• In 2016, the largest increases in gang-related homicides committed with a firearm were reported in Ontario (+22) and British Columbia (+12), with these largely occurring in Toronto (+18) and Vancouver (+6).1

What’s the role of mental illness in gun violence?

  • In 2016, persons accused of homicide (all forms) with a suspected mental or developmental disorder[5] accounted for 17% of all accused persons. This is comparable to the average over the previous 10 years.1
  • Mental and developmental disorders seem to increase with age for persons accused of homicide.
  • A national longitudinal study from Sweden found that approximately one violent crime per 1,000 inhabitants every 5 years could be attributed to patients with sever mental illness (i.e., patients with severe mental illness contributed roughly 5.2% to recorded violent crime in Sweden between 1988 and 2000).[6]
    • However, the estimated relationship between violence and the presence of a mental disorder varies quite a bit depending on the type of disorder examined and the methods used.[7]
  • Another way of looking at this relationship is to consider that nearly 80% of all firearm deaths in Canada are suicides.[8]
  • Although public health approaches to addressing the intersection of mental health and firearm violence should not be ignored, mental illness alone is a weak predictor of violence risk, with or without a firearm.6 [9]

In Summary, though we know that the Danforth shooter was a Middle Eastern man with known mental health problems, we should not conclude from this that gun violence in Canada is either a racial or mental health issue. In the coming days and weeks politicians will likely pander to the base by declaring investments in mental health services, anti-gang programs or, if they’re foolish enough, will demand greater restrictions on immigration. If the analysis above tells us anything it’s that the rate of gun violence is on the increase in both rural and urban Canada, the guns are typically licensed Canadian handguns, the relationship between mental health and firearm-related violence is dubious, and gangs are only half the problem.

Footnotes 

[1] Statistics Canada (2017). Homicide in Canada. Retrieved from https://www150.statcan.gc.ca/n1/pub/85-002-x/2017001/article/54879-eng.htm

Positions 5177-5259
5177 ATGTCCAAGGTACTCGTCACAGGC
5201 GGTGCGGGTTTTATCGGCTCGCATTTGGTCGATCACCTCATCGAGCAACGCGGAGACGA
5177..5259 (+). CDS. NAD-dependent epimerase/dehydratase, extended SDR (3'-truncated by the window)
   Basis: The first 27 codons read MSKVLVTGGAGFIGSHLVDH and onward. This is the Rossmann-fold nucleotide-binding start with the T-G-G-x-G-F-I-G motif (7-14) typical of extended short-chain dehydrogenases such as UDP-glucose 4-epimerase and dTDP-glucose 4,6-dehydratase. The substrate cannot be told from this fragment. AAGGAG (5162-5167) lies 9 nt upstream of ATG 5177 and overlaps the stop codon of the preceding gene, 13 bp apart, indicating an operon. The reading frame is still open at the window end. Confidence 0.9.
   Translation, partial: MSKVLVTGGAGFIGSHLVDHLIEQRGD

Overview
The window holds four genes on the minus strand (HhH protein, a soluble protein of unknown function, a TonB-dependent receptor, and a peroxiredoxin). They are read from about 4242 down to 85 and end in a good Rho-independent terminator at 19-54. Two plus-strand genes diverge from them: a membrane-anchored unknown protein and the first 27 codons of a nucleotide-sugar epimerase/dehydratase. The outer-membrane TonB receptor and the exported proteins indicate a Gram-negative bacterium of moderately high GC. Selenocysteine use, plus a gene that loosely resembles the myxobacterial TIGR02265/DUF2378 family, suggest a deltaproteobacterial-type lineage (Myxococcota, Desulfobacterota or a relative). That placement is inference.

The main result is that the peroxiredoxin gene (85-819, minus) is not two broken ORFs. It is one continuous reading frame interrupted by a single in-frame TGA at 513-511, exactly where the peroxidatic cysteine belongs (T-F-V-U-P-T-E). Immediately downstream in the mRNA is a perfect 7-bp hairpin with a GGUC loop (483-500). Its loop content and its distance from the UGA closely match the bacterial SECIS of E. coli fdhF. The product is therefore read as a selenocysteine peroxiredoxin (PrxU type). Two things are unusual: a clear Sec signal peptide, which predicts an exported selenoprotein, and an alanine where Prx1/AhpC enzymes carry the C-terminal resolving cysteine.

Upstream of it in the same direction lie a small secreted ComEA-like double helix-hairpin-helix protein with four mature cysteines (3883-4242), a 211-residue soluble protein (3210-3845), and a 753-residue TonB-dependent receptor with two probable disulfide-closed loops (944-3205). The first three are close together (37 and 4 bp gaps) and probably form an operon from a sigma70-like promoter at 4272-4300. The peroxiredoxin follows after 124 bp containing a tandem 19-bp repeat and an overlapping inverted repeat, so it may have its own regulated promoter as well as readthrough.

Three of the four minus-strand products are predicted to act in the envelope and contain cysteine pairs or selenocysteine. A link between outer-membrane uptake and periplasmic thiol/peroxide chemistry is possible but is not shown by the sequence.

[2] Statistics Canada (2018). Police-reported crime statistics in Canada, 2017. Retrieved from https://www150.statcan.gc.ca/n1/en/pub/85-002-x/2018001/article/54974-eng.pdf?st=XnwWTRPd

[3] Statistics Canada (2018). Firearms and violent crime in Canada, 2016. Retrieved from https://www150.statcan.gc.ca/n1/daily-quotidien/180628/dq180628c-eng.htm

[4] A census metropolitan area (CMA) consists of one or more neighbouring municipalities situated around a major urban core. A CMA must have a total population of at least 100,000 of which 50,000 or more live in the urban core. To be included in the CMA, other adjacent municipalities must have a high degree of integration with the central urban area, as measured by commuting flows derived from census data. A CMA typically comprises more than one police service.

[5] The Homicide Survey has collected information regarding the suspected presence of mental or developmental disorders among persons accused of homicide since 1997. Includes disorders such as: schizophrenia, bipolar disorder, dementia, developmental delays, fetal alcohol spectrum disorder, etc. This information is based upon police officer assessment and may not reflect medical or clinical diagnoses.

[6] Fazel, S., & Grann, M., (2006). The Population Impact of Severe Mental Illness on Violent Crime. American Journal of Psychiatry.

[7] Rozel, J.S., & Mulvey, E. P., (2017). The Link Between Mental Illness and Firearm Violence: Implications for Social Policy and Clinical Practice. The Annual Review of Clinical Psychology.

[8] Royal Canadian Mounted Police, (2010). Canadian Firearms Program Evaluation – Statistical Overview. Retrieved from: http://www.rcmp-grc.gc.ca/pubs/fire-feu-eval/t2a-eng.htm

[9] Swanson, J.W., et al., (2015). Mental Illness and Reduction of Gun Violene and Suicide: Bringing Epidemoiologic Research to Policy. Annals of Epidemiology.